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How does Othello’s final speech reestablish his greatness?

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dannygunderson | Student, Undergraduate | (Level 1) eNoter

Posted April 20, 2008 at 4:19 AM via web

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How does Othello’s final speech reestablish his greatness?

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sullymonster | College Teacher | (Level 1) Educator Emeritus

Posted April 20, 2008 at 4:43 AM (Answer #1)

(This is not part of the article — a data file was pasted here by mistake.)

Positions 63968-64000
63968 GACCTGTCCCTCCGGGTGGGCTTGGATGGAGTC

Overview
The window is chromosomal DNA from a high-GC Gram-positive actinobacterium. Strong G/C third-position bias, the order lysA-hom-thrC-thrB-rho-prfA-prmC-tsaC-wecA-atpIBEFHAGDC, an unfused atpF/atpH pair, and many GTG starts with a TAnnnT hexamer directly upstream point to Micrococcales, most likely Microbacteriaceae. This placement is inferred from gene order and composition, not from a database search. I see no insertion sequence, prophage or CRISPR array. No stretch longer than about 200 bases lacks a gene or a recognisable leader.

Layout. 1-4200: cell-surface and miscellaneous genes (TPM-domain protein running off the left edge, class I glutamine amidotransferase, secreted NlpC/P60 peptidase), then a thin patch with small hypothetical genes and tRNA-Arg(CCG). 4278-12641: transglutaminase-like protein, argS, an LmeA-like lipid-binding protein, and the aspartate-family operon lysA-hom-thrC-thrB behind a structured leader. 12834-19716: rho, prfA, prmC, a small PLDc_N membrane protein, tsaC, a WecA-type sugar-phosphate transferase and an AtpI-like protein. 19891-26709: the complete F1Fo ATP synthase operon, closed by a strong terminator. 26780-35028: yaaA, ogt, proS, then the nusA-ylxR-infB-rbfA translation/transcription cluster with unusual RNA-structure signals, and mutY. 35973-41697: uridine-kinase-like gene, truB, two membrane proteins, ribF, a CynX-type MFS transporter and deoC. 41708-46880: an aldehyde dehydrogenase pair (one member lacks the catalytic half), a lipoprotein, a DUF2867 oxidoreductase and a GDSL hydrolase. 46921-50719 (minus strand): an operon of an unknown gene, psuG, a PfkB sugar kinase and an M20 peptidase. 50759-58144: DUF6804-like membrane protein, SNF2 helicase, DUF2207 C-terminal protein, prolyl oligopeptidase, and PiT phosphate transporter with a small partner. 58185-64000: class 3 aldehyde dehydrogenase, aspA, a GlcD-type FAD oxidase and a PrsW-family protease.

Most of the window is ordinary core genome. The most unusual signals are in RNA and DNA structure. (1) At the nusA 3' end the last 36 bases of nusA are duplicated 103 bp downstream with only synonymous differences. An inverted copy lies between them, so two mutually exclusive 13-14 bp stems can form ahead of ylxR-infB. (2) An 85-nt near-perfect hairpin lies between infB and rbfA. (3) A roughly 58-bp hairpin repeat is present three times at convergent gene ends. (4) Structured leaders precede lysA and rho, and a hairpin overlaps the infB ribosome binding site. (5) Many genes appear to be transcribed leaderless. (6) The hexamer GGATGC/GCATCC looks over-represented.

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Having "done the state some service", Othello knows that the record of the events leading to Desdemona's death could be biased.  Iago having been captured for the plot to murder Cassio, it is possible that Othello could be portrayed as a somewhat innocent victim of the plots of a madman.  However, Othello begs against this.  He wants the truth to be presented cleanly.  Othello asserts that is was his own foolishness and jealousy that caused Desdemona's death, and not the actions of Iago, which should have had no effect on him.  By repenting and by demanding the truth, Othello reestablishes his honorable nature, and therefore his greatness.

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